Museo Thyssen-Bornemisza - Inicio

Versión española

Buy tickets

Masterworks from Budapest. From the Renaissance to the Avant-Garde

From 18 February to 28 May 2017

Lucas Cranach, the Elder
Salome with the Head of Saint John the Baptist, ca. 1526-1530
Oil on panel. 88.4 x 58.3 cm
Budapest, Museum of Fine Arts

Thyssen-Bornemisza Collection

Charles Demuth
The Primrose
Tempera on cardboard
42.5 x 31.7 cm
Museo Thyssen-Bornemisza, Madrid
Numero de inventario
INV. Nr. 522 (1981.42)

More information about this work

Like most members of the first generation of American Modernists, Charles Demuth spent long periods in Paris, where he came into contact with the avant-garde literary and art circles. He soon became particularly receptive to all kinds of influences, which he assimilated in an intelligent blend of European references and characteristically American subject matter. During his first stay in the French capital, in 1907, he had been attracted by Fauve painting, whose colours and expressive forms influenced his artistic beginnings. On his second visit in 1912 he discovered Cubism. During this period he frequented the company of fellow American painter Marsden Hartley, who introduced him to the New York circle of Alfred Stieglitz. On returning he made illustrations for Émile Zola’s Nana, Henry James’s The Turn of the Screw and Edgar Allan Poe’s The Mask of the Red Death, and his linear style earned him considerable prestige.

The Primrose is a delicate and strange painting in small format that is quite unknown. It depicts one of these plants in a clay flowerpot viewed through a window. The vertical and horizontal wooden bars of the window frame convey a certain idea of order, while the off-centre position of the plant adds a touch of mystery to the composition. The dark background suggests that the primrose is in an indoor setting, positioned next to the glass to receive the light, and that we are therefore viewing it from the outside. The painting is less precise, with more blurred contours than the rest of the painter’s compositions, though it is one of the most visually arresting. The colour is restricted to a palette of blacks, grayish greens and various yellow and orange tones, and attests to the formal concerns the artist had learned from Cézanne.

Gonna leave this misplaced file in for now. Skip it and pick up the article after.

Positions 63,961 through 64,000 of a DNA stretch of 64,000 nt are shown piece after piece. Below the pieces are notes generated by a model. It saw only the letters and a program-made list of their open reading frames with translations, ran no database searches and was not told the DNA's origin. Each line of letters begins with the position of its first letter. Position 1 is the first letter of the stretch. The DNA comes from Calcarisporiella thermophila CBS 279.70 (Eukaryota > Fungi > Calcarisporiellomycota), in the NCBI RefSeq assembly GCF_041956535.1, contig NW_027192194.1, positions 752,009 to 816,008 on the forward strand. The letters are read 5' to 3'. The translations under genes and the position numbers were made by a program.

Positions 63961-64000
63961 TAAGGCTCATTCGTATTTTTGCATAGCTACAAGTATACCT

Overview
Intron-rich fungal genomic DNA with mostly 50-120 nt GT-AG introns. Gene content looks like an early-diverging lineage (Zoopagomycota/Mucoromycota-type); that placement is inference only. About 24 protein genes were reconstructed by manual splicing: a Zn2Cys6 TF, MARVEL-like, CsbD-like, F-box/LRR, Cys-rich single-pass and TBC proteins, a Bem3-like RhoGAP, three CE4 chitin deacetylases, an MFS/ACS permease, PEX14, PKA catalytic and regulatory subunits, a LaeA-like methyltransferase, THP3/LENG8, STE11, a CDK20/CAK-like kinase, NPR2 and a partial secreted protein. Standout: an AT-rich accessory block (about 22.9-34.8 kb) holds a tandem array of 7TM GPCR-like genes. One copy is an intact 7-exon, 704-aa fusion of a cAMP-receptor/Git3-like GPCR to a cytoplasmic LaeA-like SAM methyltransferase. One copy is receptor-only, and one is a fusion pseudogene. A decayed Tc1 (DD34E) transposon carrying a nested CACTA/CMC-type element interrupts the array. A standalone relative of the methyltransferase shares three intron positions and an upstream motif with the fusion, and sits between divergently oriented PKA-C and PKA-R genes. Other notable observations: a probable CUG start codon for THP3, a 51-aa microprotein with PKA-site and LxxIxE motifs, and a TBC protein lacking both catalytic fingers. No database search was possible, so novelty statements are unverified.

The work belonged to a collector from Columbus, Ferdinand Howald (1856–1934), who gave it to the Columbus Gallery of Fine Arts, where it remained for several decades.

Paloma Alarcó

Go to the shop

Recommended artists

Recommended works

© 2009 Museo Thyssen-Bornemisza

Paseo del Prado 8, 28014 Madrid, España

We use our own cookies and those of third-parties to analyze the use of our website and display personalized advertising. If you continue browsing, we will consider that you consented to its use. For more information see our Cookie Policy.